End to end encryption in JS Web Apps

The most significant burden to mainstream encryption is the proliferation of web apps, such as email clients, and the lack of a good encryption story inside the browser. The question is: can we use end to end encryption inside JavaScript web apps?

Asymmetric encryption suffers from the same problems as OpenID, it’s a complex subject and if its success is conditional on being understood by your average user then it will never be popular in the mainstream. The only way to deal with crypto is to do what we programmers do best: abstract it and make it work transparently behind the scenes.

The issue is with ‘The Cloud’. A lot of communication applications, perhaps the majority of them, are served and hosted remotely. So how can we add encryption to hosted web apps? We need to solve three problems:

  1. Asymmetric (RSA) encryption/decryption routines in the browser
  2. Public key discovery
  3. Secure private key distribution amongst a users’ devices

For JavaScript encryption/decryption routines we have a spec called WebCrypto. Both Google and Mozilla are working on this, but the bad news is it isn’t available in any browser today [1]. A draft of the spec was just published though, and both browsers have open bugs showing active development. Hopefully implementation is only a matter of time [2].

Now, the browser isn’t a trusted client - that’s true. A company could just update their JavaScript and log data whenever it’s decrypted on the client-side. Indeed, they might be compelled to do so. However, the key thing is that this can be detected. Knowing your communications are compromised is half the battle.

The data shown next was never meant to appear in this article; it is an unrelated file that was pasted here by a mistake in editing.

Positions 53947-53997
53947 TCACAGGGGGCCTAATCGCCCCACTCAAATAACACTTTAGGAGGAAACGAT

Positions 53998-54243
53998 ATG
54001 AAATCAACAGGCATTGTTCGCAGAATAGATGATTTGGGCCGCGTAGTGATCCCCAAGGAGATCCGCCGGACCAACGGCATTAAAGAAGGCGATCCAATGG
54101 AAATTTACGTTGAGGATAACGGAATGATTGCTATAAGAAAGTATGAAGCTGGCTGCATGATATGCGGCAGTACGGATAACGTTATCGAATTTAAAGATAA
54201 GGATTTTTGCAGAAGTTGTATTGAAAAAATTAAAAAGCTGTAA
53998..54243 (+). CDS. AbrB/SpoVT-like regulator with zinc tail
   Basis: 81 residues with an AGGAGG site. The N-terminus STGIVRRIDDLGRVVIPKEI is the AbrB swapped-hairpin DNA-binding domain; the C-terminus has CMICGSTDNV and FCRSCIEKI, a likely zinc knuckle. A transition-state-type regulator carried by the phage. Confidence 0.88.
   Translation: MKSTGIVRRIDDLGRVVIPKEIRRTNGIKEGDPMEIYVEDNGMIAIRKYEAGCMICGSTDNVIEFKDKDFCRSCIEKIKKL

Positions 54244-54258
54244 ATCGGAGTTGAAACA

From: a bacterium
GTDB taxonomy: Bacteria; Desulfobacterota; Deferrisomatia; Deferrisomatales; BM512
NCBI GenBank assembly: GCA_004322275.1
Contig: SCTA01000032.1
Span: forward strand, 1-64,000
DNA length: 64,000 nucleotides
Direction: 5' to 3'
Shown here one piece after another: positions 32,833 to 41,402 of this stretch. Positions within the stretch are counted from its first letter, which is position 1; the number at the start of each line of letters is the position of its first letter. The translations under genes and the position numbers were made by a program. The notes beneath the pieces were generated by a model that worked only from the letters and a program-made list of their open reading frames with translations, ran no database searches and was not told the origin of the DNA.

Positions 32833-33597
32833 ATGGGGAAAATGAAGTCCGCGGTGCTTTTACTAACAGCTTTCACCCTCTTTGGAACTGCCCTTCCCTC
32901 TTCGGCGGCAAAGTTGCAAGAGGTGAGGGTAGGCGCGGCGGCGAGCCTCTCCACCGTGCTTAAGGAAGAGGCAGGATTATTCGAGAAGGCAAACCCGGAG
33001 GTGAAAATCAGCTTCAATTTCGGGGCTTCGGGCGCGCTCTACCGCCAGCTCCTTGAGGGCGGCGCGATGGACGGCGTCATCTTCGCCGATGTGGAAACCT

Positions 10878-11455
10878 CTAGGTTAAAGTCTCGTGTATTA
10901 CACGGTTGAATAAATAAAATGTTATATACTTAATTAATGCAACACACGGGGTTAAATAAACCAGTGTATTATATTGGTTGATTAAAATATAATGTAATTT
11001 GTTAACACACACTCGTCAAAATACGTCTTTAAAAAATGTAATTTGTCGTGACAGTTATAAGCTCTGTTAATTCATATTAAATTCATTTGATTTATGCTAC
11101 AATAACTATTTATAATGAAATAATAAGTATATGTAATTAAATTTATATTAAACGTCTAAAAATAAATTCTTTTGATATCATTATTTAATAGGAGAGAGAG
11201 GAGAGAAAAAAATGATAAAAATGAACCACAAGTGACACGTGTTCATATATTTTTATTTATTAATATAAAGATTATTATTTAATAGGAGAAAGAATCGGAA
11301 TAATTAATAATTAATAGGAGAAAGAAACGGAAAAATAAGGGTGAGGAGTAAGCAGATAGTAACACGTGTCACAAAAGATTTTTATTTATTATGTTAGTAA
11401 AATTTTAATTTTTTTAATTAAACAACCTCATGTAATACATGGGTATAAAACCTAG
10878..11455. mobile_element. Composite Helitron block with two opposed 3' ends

There are a few ways that public key discovery could be implemented. For example, this could be part of the JS web app - the first time the user signs up their public key (stored in the browser’s keychain) is requested and stored. Indeed WebCrypto contains provisions for generating & retrieving keys.

Again, this is open to abuse - a malicious service provide could MITM communications by inserting their own public key. However, like the previous attack this ultimately could be detected (not least by key pinning).

The last issue is private key distribution. Your average user wants apps to work seamlessly between their devices without them having to manually copy over private keys. In addition syncing private keys with an external provider, such as Apple, clearly isn’t secure. How do we provide an easy key distribution system?

To be honest, I don’t have a good answer here. Perhaps secure synchronization on the local network similar to the way OSX’s AirDrop works? Or perhaps we should just encrypt and duplicate each message multiple times for all the recipient’s devices?

Security is always a trade-off with convenience, and the solutions I’ve presented above clearly have their own compromises. Indeed, as well as the security concessions I listed above, there are also convenience ones too. For example, without the plain text of a message web apps can’t offer search. However, surely these compromises are better then the situation we’re in now - no security at all.


[1] - You can tinker with a Polyfill for now

[2] - Although it won’t hurt to voice your support, or even give a hand implementing it.

Email: alex@alexmaccaw.com

Key ID: CBB1BD61

Public key: http://pgp.mit.edu:11371/pks/lookup?op=get&search=0xAF618363CBB1BD61

 
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